CASCO, Maine — A Connecticut B.A.S.S. Nation team member leads the 2013 B.A.S.S. Nation Eastern Divisional after Thursday’s competition. This time, it’s Connecticut’s Paul Mueller, who overtook the top spot from his teammate, Al Gambardella, on Maine’s Sebago Lake.
 
Mueller, a guide on Candlewood Lake, brought in 10 pounds, 6 ounces on Day 1 to land in second place. On Day 2, he added 11-7.
 
“Yesterday, all my bass were cookie cutters,” said Mueller, referring to his Wednesday limit of 2-pounders. “Today, I had a 4-pounder.”
 
A 5-7 bass helped Gambardella on Day 1, but he brought in a limit of small fish on Day 2. Gambardella is only 4 ounces behind Mueller, though, so it’s still anyone’s game.
 
“I need to slow down, grind it out and see what happens,” said Gambardella.
 
Mueller agrees that it will be a grind, but he’s looking for that one big fish to keep him at the top.
 
“On this lake, one 6- or 7-pounder will seal the deal,” said Mueller.
 
That weight seemed unbelievable at the beginning of the Day 2 weigh-in. Jimmy Lowe, the tournament director for the Maine B.A.S.S. Nation and the weighmaster for this event, said he expected to see a 6-pounder brought to the scales. The crowd laughed. When asked to vote if a 6-pounder would cross the stage on Day 2, only three people raised their hands.
 
Lowe was right. Lewis Mendall of Rhode Island hoisted a 6-1 beauty near the end of the weigh-in. He’s currently in the lead for Carhartt Big Bass honors. The angler who catches the biggest bass of the tournament will take home $500.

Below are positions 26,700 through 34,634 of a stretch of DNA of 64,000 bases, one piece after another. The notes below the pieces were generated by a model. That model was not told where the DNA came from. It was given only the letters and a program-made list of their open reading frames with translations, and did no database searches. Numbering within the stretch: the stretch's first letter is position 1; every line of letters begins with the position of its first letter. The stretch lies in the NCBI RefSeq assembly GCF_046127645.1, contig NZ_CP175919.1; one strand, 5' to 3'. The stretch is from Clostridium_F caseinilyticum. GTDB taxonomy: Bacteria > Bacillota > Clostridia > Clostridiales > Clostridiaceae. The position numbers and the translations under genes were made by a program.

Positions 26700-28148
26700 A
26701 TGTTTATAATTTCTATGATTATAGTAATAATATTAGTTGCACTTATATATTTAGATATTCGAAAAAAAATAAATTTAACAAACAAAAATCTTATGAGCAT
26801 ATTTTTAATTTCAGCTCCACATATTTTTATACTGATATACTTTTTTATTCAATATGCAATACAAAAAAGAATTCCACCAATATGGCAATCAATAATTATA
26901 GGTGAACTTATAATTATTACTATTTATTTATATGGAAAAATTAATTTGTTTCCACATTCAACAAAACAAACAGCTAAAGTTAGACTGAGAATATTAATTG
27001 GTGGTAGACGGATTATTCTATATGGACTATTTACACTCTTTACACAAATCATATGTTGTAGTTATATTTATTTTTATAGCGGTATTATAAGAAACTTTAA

So when Mueller says a 6- or 7-pounder is what he’s looking for on the final day, he might be right.
 
“The potential is there,” he said. Mueller wanted to catch smallmouth, but he hasn’t been able to find the right ones. “If the wind blows tomorrow, I can put smallmouth in the equation. It takes wind to get them to position right.
 
“The fish are on the move in a weird transition. They’re suspended — not on a bank and not schooled. They’re kind of isolated and very spooky.
 
“I’m just going to fish the conditions, the way I’ve been doing,” continued Mueller. “The fish are repositioning every day. It’s a grind.”
 
As tournament leader, Mueller is also tops on his state team. If Mueller’s lead in Connecticut holds up, he’ll join his colleagues from other states at the 2013 B.A.S.S. Nation Championship on Lake Dardanelle in Russellville, Ark., Oct. 24-26. Other state leaders at the end of Day 2 are Lawrence Hogue, Maine; Randy Phillips, Massachusetts; John Wright, New Hampshire; Randy Lamanche, New York; Larry MacPhail, Ontario; Leo Bevelaqua, Rhode Island; Eric Corbella Salvia, Spain; and Skip Sjobeck, Vermont.
 
Connecticut fell from first place on Day 1 to the host state, Maine, which now leads the state competition with 116 pounds, 9 ounces. Connecticut is still in the race with 110-13, and New York is in third with 81-4.
 
As leader on Day 2, Mueller wins the $250 Livingston Lures Leader Award. Point Sebago Resort awards $300 to the angler with the biggest bag each day. For Day 2, that prize went to John Wright of New Hampshire, who brought in 11 pounds, 12 ounces.